Updated: Aug 18
Author: Emily Courtney
I’ve always thought it was incredibly interesting that a butterfly was chosen to illustrate Edward Lorenz’s theory. As fantastic and enthralling as chaos theory is, I find butterflies fascinating because of a much different phenomenon: that all life on this planet hinges on the work of these creatures that most people rarely give a thought to. Maybe it’s the irony of it, or the inherent humility, but it’s one of my favorite aspects of the grand design of nature.
Pollination, like many other inner workings of nature, is simultaneously intricately complex and startlingly simple. To consider that a flower produces these tiny particles of pollen, that are sticky and will adhere to an insect’s legs, then be carried to another flower, and those particles contain the material necessary to initiate reproduction; it all seems like something that someone could have fabricated out of their imagination for a children’s book.
Butterflies and bees are the chief characters in this drama, but many other insects play similar roles. Some do so intentionally, some ignorantly, but nonetheless, the deed is accomplished in some way, all over the world, within a multitude of different ecosystems. Even hummingbirds and flies can be pollinators. Whoever the carrier, pollinators are the catalyst for the processes that make all other life on earth possible. By pollinating plants, they are ensuring the propagation of food sources for the vast majority of the planet’s population. They are creating a vital link in their ecosystem’s food chain, and all just in their own day’s work.
In Texas, monarch butterflies are the focus of much of the conversation surrounding pollinators and their habitat. Monarchs migrate through Texas from their breeding grounds in northern parts of the continent and their overwintering home in Mexico. In recent years, a significant decline in their population has prompted a response of aggressive conservation efforts from federal and state agencies, as well as private and local organizations. In 2016, the Texas Parks and Wildlife Department (TPWD) published a “Texas Monarch and Native Pollinator Conservation Plan”, in which the agency designated, along with the monarch, 30 other native pollinators (including bees, butterflies, and moths) as Species of Greatest Conservation Need (SGCN). The plan noted that all of these species of pollinators were dependent upon similar habitat types, which are in decline in Texas. Monarch butterflies rely on milkweeds (Asclepias species) as host plants for egg-laying and larval development. Loss of this one particular type of plant is considered one of the main factors contributing to population decline. Flowering plants that serve as food sources for monarchs, as well as other pollinators, are also disappearing. These habitats are in need of restoration throughout Texas and the rest of the monarch’s flyway.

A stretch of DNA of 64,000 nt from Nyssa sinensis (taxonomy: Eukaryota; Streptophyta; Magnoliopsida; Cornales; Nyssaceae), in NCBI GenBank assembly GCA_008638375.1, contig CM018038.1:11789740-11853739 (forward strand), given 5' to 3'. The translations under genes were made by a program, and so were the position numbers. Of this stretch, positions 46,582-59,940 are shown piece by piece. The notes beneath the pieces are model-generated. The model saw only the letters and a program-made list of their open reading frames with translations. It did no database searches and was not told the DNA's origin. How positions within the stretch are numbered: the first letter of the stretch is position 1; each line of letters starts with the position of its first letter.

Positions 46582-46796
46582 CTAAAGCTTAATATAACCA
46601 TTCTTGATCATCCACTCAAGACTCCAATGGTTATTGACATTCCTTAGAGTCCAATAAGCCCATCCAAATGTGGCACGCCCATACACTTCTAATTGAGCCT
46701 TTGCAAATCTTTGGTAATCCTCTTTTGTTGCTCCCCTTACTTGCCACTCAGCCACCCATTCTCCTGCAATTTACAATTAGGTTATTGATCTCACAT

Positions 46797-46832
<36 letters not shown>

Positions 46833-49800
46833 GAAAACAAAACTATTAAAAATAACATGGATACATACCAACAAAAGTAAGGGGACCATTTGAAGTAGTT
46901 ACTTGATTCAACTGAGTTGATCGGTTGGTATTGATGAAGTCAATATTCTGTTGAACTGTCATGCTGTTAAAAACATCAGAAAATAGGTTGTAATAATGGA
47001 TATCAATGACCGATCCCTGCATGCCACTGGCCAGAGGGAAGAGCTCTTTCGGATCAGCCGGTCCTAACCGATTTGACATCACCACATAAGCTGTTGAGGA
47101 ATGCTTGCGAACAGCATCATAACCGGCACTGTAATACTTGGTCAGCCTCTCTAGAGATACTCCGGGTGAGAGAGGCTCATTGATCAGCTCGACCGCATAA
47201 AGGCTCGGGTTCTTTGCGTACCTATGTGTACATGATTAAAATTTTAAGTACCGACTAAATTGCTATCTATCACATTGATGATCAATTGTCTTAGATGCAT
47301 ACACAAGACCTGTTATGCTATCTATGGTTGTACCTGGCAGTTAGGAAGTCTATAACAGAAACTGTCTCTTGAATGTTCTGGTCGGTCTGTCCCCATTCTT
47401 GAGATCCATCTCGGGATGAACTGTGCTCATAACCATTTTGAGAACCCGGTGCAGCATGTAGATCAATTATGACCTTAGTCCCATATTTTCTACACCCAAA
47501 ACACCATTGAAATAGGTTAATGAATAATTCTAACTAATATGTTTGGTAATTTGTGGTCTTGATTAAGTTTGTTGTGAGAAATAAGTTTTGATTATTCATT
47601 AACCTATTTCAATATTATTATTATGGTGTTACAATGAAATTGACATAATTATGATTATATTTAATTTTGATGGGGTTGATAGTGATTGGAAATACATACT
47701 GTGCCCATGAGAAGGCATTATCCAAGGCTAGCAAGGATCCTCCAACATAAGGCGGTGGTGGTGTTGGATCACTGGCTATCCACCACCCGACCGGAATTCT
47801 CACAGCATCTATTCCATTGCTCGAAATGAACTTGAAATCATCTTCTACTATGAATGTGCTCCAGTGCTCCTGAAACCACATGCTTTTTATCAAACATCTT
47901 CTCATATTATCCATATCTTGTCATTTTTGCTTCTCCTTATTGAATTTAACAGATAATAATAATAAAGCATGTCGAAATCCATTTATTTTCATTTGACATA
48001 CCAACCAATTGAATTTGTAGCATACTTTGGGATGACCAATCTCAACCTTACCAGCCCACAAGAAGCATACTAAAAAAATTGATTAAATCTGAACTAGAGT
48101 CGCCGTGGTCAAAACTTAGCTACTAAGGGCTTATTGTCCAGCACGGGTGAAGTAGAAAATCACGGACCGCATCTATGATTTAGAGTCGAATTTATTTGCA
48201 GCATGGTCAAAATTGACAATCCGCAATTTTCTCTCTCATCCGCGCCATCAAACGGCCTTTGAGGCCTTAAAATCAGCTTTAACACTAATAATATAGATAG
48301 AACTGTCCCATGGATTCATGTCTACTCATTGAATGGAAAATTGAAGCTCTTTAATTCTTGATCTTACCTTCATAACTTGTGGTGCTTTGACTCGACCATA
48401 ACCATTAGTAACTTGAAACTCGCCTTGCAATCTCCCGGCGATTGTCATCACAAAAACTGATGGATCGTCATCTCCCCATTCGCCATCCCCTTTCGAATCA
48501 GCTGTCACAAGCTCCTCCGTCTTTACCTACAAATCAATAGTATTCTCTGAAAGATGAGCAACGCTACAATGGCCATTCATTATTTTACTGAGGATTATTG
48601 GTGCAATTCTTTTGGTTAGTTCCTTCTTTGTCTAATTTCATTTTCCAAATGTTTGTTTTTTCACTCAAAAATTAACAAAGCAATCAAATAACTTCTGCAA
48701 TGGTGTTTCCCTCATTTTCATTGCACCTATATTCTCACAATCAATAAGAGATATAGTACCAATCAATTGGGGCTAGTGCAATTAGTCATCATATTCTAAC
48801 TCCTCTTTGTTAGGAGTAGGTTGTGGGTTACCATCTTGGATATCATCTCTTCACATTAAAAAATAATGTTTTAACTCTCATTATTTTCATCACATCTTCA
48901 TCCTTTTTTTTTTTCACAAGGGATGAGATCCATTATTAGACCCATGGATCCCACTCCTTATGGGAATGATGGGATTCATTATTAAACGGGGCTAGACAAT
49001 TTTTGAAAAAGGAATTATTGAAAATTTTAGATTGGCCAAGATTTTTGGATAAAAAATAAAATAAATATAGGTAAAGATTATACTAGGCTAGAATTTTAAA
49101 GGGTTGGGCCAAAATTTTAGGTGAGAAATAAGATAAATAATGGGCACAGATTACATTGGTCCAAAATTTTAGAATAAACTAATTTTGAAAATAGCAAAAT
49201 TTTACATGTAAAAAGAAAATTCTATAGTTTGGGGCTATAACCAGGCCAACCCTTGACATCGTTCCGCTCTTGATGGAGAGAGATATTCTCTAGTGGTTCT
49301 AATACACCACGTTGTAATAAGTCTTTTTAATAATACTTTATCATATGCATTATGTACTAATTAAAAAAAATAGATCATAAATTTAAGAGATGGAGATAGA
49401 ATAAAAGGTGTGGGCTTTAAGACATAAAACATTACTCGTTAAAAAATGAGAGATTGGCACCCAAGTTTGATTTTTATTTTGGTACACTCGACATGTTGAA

TPWD’s plan included preserving current habitat, and the perpetuation of further floral resources and larval host plants on public lands. It also called for engaging private landowners to include monarchs and other pollinators as part of their nongame wildlife species section in management plans, and hopefully follow through with implementation of pollinator habitat alongside their other management regimes. Pollinator habitat is a qualifying Wildlife Management Use that will qualify a property for a 1-D-1 Agricultural Tax Valuation.
The plan also outlined an extensive education and outreach program, which seems to be in full swing. There is a wealth of information on the TPWD website: pollinator fact sheets, publications on management recommendations, lists of native pollinator plants and identification guides, as well as resources and organizations with which you can get involved to aid in conservation efforts. If you are serious about becoming a champion for the cause of pollinator conservation, or just think you might be interested in planting a pollinator-friendly garden, tpwd.texas.gov/monarch is a great place to start. There is much more information than I can concisely summarize here, but I will share a few of the general guidelines.
Implementing pollinator habitat is simple and can easily be done in backyard spaces or on multiple acres. Pollinators, like all wildlife, need food, water, and shelter. Cultivating a garden or habitat space with certain conditions can increase the numbers and diversity of pollinators that will visit your space, and improve the effectiveness and efficiency of the pollination they carry out.
Provide a wide variety of plant species (flowering plants, herbs, different colors and shapes)
Plan your species so that you will have something blooming throughout the growing season.
Plant in uneven layers or bunches to mimic natural landscapes and achieve more efficient pollen distribution.
Provide water, preferably a running water feature to prevent attracting mosquitoes, with an edge or surface where the pollinators can light.
Provide shelter in the form of downed wood, bee boxes, or clean patches of soil.
Avoid using any insecticides or pesticides around your home, and opt for compost over commercial fertilizer.
Including accommodations for these vital insects around our yards and properties is one of the most beneficial things we can do for wildlife, the environment, and ourselves. It is indeed fascinating to consider the effects these tiny pollinators have on the world. Each species in an ecosystem is connected to and dependent upon every other, and pollinators seem to drive that point home more than any other group or species. There truly seems to be a parallel to Lorenz’s theory, in that the reverberations of what they do can be felt around the globe. Not to mention that, without them, we would be in chaos.